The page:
Ignatius Loyola (1491-1556) was a devout Catholic who lived during the time of the Catholic and Protestant Reformations. He was a Spanish soldier who, after suffering a war injury, underwent a spiritual conversion which eventually led him to join the priesthood. He was an educated man and developed a following of other religious men, forming the Institute of the Society of Jesus. The society was officially sanctioned by the pope in 1540.
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The first vows taken by Loyola and his followers were those of poverty and chastity. They also vowed to visit the Holy Land. The group tried to obtain recognition as an official institution by the Roman Catholic Church in 1539. Loyola drew up a proposal of the groups' main goals which he submitted to the pope under the title "Formula Institute." At first the church hierarchy decided that a new order of priests would not be admitted into the structure of the Catholic Church. However, this decision was soon reversed. Loyola was elected the first general of this newly sanctioned order of priests. It began as a group of his friends gathering to pray and meditate using the principals found in Loyola's "Book of Spiritual Exercises." The name `Jesuits' was used as a negative term to describe this order soon after its formation. However, it is this name that stuck.
One of the most significant aspects of the Jesuit Order was the work that they did in the name of God and the church. They were involved in foreign missions under the guidance of the pope. They ministered to needy groups in society such as the sick and prisoners. Perhaps most importantly of all was their work in education, which they are still associated with today. It was a goal of the Jesuits to educate the youth of all classes in society, as well as the poor and ignorant. This emphasis on education as well as the legacy of the Jesuits is evident in the number of educational institutions at all academic levels named after Loyola and the Jesuit order that he founded.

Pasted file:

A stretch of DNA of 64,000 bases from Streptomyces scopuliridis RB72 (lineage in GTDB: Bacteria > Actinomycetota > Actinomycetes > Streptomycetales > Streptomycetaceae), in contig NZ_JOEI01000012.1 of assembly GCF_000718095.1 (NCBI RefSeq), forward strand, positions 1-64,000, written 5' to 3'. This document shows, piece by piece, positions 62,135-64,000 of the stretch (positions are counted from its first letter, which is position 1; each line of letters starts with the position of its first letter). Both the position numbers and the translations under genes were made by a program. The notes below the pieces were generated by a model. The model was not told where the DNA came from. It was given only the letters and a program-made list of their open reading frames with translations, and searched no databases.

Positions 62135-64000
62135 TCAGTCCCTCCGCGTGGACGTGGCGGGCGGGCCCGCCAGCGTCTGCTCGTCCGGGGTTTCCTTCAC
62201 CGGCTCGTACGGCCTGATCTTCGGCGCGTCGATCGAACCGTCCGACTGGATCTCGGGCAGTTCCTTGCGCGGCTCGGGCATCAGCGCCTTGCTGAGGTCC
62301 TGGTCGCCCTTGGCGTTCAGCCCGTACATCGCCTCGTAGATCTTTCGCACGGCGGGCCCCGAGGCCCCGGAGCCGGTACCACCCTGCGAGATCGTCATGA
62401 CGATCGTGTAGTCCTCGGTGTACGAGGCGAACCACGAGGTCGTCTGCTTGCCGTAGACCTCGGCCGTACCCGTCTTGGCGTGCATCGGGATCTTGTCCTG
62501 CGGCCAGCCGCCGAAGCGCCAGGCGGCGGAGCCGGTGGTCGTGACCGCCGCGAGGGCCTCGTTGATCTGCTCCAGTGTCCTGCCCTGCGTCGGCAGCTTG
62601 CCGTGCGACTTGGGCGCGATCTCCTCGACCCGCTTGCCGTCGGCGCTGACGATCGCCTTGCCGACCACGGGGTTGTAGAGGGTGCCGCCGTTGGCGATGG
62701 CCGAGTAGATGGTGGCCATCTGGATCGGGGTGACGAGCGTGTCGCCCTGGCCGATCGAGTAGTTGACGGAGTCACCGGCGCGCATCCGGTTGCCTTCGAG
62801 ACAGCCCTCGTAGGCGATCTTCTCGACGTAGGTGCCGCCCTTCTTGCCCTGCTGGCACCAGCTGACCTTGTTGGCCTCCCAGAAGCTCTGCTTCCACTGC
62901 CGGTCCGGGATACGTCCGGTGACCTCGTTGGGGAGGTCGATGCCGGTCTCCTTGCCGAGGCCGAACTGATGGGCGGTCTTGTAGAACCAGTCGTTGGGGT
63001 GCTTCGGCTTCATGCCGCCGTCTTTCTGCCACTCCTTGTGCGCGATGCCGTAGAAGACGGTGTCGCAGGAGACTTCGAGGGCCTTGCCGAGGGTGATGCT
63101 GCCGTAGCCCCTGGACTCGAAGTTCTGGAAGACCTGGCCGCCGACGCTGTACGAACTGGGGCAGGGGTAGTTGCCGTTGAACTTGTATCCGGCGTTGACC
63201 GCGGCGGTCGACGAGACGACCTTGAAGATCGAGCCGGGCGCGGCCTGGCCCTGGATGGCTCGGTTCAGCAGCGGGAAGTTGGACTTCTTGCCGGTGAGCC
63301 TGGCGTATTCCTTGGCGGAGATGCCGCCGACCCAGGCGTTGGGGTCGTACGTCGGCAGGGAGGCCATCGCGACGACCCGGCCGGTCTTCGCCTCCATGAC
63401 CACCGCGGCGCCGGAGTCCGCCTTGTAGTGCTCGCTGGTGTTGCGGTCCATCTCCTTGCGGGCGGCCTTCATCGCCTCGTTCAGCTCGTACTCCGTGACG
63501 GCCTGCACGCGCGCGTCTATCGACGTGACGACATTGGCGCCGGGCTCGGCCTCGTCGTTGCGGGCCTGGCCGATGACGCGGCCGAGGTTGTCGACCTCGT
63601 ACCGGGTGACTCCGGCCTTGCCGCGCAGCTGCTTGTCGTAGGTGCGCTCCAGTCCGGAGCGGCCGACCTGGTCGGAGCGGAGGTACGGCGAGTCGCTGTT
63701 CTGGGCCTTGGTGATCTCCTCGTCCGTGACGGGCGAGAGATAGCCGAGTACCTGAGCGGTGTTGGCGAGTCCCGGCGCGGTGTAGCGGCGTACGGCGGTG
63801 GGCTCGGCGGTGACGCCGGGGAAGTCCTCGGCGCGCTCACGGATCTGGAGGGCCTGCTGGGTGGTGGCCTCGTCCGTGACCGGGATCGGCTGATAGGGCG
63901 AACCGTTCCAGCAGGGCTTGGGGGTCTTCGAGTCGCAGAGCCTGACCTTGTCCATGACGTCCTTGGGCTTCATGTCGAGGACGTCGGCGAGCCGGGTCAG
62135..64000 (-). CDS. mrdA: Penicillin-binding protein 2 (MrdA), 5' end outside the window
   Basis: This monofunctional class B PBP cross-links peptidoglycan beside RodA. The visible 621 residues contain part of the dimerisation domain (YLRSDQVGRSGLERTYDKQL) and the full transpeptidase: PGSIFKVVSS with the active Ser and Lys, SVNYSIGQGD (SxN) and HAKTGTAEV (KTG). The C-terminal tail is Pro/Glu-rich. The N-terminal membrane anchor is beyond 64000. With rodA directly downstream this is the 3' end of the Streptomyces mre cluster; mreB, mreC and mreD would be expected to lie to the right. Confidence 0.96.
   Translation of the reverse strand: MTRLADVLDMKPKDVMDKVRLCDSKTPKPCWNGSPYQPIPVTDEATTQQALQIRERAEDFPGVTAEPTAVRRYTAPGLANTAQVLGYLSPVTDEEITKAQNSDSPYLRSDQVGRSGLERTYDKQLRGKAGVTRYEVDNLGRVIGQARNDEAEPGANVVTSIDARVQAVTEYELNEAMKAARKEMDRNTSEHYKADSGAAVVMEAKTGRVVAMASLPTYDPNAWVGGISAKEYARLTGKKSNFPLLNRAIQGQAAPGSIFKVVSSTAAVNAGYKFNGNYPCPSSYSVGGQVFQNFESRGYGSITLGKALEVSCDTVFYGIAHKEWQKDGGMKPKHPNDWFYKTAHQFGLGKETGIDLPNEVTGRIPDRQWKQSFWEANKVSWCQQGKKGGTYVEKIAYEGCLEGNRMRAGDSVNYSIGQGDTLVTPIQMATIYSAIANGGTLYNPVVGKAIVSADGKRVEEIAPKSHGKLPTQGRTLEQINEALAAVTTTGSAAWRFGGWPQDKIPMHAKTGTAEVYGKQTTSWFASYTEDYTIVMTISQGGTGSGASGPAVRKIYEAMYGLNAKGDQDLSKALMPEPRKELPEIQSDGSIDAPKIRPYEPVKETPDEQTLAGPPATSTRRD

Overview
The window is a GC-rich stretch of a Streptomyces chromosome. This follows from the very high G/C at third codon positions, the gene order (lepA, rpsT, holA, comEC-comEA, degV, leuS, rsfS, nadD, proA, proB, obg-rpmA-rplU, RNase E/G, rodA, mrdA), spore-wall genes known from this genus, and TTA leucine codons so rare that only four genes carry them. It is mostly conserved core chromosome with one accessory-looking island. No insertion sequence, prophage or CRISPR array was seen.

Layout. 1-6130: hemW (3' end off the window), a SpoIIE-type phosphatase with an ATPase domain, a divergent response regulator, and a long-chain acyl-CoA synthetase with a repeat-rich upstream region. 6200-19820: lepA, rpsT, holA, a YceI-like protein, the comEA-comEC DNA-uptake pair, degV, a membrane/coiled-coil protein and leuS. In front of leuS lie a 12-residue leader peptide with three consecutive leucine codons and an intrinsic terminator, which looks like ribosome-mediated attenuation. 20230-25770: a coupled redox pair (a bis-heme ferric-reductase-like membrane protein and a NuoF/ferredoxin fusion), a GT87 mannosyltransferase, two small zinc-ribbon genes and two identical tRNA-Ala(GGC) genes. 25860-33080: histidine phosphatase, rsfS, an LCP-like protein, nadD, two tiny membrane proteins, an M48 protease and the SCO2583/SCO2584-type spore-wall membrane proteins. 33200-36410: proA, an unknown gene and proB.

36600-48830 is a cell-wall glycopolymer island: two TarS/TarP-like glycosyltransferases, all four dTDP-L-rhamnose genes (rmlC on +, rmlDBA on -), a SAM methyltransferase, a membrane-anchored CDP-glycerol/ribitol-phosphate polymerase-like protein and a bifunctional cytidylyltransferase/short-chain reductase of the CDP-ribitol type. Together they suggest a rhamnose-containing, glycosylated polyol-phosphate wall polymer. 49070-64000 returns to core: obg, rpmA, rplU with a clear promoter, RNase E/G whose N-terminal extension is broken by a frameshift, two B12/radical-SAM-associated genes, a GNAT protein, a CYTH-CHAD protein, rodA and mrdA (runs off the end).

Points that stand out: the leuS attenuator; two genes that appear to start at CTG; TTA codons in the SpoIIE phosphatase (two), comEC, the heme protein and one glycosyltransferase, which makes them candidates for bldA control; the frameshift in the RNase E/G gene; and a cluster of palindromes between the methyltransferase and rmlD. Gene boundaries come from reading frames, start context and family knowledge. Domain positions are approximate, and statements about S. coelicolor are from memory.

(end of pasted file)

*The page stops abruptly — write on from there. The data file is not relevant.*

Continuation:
Pollen, J. H., "Ignatius Loyola," New Advent Catholic Supersite Home Page.
Wheeling Jesuit University, WJU Students and WJU Webmaster, "The Jesuits: The Society of Jesus in the United States," 1996.
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Edited by: Kjerstin E. Olson
Researched by: Keely A. McGowan
Written by: Kerstin R Lindgren
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